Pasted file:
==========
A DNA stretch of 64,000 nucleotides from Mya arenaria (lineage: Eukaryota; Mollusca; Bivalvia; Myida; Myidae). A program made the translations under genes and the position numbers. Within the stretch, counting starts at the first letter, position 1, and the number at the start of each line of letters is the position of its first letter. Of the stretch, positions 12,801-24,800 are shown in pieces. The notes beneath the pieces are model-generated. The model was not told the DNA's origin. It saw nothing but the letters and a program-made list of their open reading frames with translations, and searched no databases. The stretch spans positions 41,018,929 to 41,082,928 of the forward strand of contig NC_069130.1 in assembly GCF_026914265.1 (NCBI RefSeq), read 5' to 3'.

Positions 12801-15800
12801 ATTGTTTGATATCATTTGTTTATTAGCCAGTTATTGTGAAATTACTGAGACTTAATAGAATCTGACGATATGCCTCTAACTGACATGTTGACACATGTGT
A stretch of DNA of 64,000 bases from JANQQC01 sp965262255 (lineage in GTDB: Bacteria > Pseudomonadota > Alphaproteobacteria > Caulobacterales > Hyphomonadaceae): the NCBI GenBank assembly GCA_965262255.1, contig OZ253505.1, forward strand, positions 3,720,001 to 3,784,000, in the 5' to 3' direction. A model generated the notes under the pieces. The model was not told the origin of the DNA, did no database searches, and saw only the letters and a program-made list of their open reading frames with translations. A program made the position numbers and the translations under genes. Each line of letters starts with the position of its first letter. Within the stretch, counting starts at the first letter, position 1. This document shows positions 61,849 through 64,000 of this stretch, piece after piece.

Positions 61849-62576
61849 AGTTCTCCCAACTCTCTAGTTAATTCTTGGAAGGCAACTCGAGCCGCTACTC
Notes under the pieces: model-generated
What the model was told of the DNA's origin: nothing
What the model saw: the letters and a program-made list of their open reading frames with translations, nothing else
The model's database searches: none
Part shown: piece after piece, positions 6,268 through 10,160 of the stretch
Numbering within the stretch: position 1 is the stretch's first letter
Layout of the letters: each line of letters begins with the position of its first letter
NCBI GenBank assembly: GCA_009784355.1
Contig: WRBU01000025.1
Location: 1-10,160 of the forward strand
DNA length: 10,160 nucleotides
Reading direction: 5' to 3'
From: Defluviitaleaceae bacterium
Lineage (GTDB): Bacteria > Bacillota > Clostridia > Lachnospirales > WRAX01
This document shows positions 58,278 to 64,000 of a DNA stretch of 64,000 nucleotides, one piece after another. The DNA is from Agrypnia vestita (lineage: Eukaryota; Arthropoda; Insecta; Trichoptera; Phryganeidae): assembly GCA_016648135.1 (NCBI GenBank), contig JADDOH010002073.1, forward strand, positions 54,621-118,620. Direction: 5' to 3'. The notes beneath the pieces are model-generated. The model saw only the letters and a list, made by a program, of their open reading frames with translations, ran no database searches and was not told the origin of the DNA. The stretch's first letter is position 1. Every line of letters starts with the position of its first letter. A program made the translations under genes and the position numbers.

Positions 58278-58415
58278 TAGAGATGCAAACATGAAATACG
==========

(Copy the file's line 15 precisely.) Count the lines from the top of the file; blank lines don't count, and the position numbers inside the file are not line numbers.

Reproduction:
Contig: WRBU01000025.1